Robbins said when her sister Thea came out as gay,
her mother talked to neighbors and gave lectures about tolerance in
Philadelphia, where they were living at the time. After moving to a
retirement community in California, she taught English and Yiddish to
Russian immigrants. As an active swimmer in her retirement community,
she also set a swimming record for people 90 years old. Robbins, 73,
said her mother surprised her with a daring move during a trip to the
Soviet Union in the 1970s. The two were accompanying Robbins’ husband,
Brian, who went to Moscow as part of studies on rats and bats he was
doing for the Smithsonian.
“She got hold of the American Jewish Congress —
she was a board member — and said, ‘Who needs to be visited and what
should I take?’” Robbins said about her mother’s plans before the
Helene Iberall collected books, letters and money
from Americans to take to their friends and relatives in Moscow, then
loaded her suitcase with letters from the Russians to bring to the
U.S. Among the letters was one from Israeli politician and writer
Natan Sharansky, who would spend nine years in Soviet prisons.
As for her own career, Robbins said her interest
in geology began while picking up fossils near a creek on walks with
her father in Washington, D.C., where she was born.
After earning her degree, Robbins joined the Peace
Corps and helped in geological surveys in Tanzania.
“Coming from my family, volunteering was something
normal,” she said about the experience, which included playing
American folk songs on her guitar with local children.
She worked for the U.S. Geological Survey through
seven presidential administrations, and for 11 years taught outdoor
science to inner-city children in Washington, D.C., in a program that
earned a “Thousand Points of Light” recognition for volunteerism.
After she retired and moved with her husband to San Diego in 2001,
Robbins became an adjunct professor at SDSU and continued her outreach
by teaching geology at 11 Indian reservations. She since has cut back
to teaching monthly at six.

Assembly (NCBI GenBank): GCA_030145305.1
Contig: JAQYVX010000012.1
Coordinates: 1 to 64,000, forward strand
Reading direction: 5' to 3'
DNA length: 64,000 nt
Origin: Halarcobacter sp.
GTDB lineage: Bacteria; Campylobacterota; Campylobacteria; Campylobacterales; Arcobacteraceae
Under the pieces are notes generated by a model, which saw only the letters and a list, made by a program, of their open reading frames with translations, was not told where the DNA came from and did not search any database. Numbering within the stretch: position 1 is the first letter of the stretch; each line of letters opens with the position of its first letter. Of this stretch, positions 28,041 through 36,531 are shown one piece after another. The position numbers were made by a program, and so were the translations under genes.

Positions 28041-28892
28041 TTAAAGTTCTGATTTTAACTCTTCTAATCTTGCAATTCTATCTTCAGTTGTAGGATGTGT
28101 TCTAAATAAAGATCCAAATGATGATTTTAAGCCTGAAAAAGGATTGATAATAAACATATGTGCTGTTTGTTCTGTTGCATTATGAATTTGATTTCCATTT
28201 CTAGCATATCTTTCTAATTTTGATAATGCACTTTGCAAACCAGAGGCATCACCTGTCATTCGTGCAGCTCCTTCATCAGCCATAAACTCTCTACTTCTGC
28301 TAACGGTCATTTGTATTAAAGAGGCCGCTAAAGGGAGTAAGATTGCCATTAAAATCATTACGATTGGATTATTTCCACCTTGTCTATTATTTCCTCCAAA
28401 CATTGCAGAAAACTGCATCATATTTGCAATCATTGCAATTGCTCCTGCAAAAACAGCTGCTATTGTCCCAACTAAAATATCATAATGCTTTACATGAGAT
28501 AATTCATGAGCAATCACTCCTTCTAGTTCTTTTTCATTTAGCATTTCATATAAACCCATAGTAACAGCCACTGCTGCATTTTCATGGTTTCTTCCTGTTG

Thea Iberall, 66, a computer engineer and writer,
has a Ph.D. in computational neuroscience from the University of
Massachusetts and taught at the Hartford Graduate Center in
Connecticut. She also has a master’s degree in writing from the
University of Southern California, where she was a research faculty
member until leaving to focus on writing in 2001. “People in my family
don’t really retire,” she said from her home in Massachusetts.
An award-winning writer with more than 50
published poems, she combined her scientific training with language to
develop a style called contextual poetry, as explained in her website.
“I combine some of my father’s theories of complex
systems with mythology and how the patriarchy is destroying us,” she
Her play, “We Did it For You,” toured from San
Diego to San Francisco, and she wrote the children’s musical “At
Seven” with her sister Rubin, 70. The subject of the play was based on
Rubin’s research and theory that people develop their vocational
interest around age 7. Discovering that she was dyslexic as an adult,
Rubin has worked at helping children overcome learning challenges and
has written many educational books. She was the educational supervisor
at the Cleveland Children’s Museum and now teaches art and painting to
adults while taking care of her mother in Laguna Woods. Her sister
O’Connor, 64, lives in Davie, Fla., and teaches children piano, which
she and all her sisters play. O’Connor also does work to help schools,
alumni associations, chronically ill children and others. Adelekan
said she got the idea for a hall of fame for educators while watching
an induction ceremony for an athletic hall of fame. “I was thinking,
‘Educators need that,’” she said.
tutors children at the Barona Reservation and teaches monthly at six